More than 140 children at a New Zealand school are celebrating Cook Islands Language Week - Te 'epetoma o te reo Māori Kūki 'Āirani - for the first time.
Students of Kimi Ora Community School in Hastings are learning about the language and culture in activities planned throughout the week.
A teacher aide at the school, Kavana Ioane - himself a Cook Islander, said the children had been learning to speak, dance and sing the Cook Islands way.
"On Monday we learned the national anthem - Te Atu Mou E. And the kids started learning the words for their action song that they're performing at Pasifika.
"On Tuesday we got our Hawke's Bay Cook Island community in to teach the kids to dance to an action song. A lot of the kids are not of Cook Island-descent but they were happy to get into it."
Kavana Ioane said the students learnt to make an ei katu or a flower garland on Wednesday.
The theme for this week is Taku Rama, Taau Toi: Ora Te Reo - My Torch, Your Adze: The Language Lives, which means striving to maintain the language.
Mr Ioane said the school had a roll of 150 and 50 senior students had been helping the teachers and parents, including the mamas in the community, to organise the weeklong activities.
It was great to see members of the Cook Island community in Hawke's Bay come in and share their language and culture with the children, he said.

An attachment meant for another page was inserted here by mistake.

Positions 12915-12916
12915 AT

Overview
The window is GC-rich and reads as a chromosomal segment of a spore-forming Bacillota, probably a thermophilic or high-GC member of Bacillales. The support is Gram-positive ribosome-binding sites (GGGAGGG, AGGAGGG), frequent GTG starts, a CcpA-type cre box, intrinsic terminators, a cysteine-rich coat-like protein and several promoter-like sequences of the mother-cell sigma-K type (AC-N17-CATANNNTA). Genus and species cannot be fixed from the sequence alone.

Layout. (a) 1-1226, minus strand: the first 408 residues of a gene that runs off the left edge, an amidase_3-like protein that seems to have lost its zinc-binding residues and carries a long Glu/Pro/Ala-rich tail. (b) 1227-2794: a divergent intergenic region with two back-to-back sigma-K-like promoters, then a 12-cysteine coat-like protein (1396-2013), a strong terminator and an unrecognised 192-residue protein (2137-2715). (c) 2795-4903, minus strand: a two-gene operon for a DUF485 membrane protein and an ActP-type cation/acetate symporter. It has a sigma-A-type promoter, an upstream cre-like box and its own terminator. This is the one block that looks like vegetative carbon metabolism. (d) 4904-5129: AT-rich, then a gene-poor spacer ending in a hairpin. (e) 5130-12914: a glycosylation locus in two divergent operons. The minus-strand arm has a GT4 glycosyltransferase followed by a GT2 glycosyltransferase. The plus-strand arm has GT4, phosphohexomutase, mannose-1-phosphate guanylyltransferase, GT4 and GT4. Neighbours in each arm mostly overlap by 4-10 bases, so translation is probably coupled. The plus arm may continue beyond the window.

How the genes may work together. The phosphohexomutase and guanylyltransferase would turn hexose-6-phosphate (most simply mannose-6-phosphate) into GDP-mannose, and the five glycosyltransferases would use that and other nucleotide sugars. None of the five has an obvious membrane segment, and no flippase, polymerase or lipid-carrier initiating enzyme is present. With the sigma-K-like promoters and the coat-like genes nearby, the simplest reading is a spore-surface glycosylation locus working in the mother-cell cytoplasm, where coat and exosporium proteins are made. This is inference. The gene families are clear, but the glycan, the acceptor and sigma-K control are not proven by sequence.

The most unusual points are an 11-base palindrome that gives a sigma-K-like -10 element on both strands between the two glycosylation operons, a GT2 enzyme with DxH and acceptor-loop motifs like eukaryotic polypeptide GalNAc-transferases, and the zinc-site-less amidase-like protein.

The teacher aide visited his homeland for the first time not long ago, saying he was treated like a local.
"They were talking to me in our language and I couldn't understand a lot of it," he explained.
"I could understand some of it because it's similar to Māori and I know more Māori than my own language."
As his children grow, they are becoming more eager to learn the language, Mr Ioane said.
"It's important we carry that on for our mamas and our papas, that we learn the language so we can pass it on to the next generation.
"Especially out here, our elders are trying to get us to the church, to the language classes because they are worried we won't keep it going."
Mr Ioane said he hoped other schools in Hawke's Bay would adopt the language week. A number of other schools and language educational centres across the country have been marking Te 'epetoma o te reo Māori Kūki 'Āirani for years.
Among those places is Te Punanga o te Reo Kuki Airani, a bilingual centre in Wellington that has a focus on promoting Cook Island language and culture.
The Minister for Pacific Peoples, Aupito William Sio, said Cook Islands Language Week was an opportunity for all New Zealanders to celebrate the important role Pacific languages play in the daily lives of Pacific friends, neighbours, colleagues and loved ones.
Language is used not only to communicate but also to understand each other's cultural identity, traditions, and history, Aupito said.
When people connect with their cultural identity through language, their well-being improves, he said.
The Cook Islands Language Week is the second of seven Pacific language weeks this year.
The government announced in its Wellbeing Budget it would allocate $NZ20 million over the next four years to ensure New Zealand is home to thriving Pacific languages.
The Cook Islands Language Week ends on Saturday.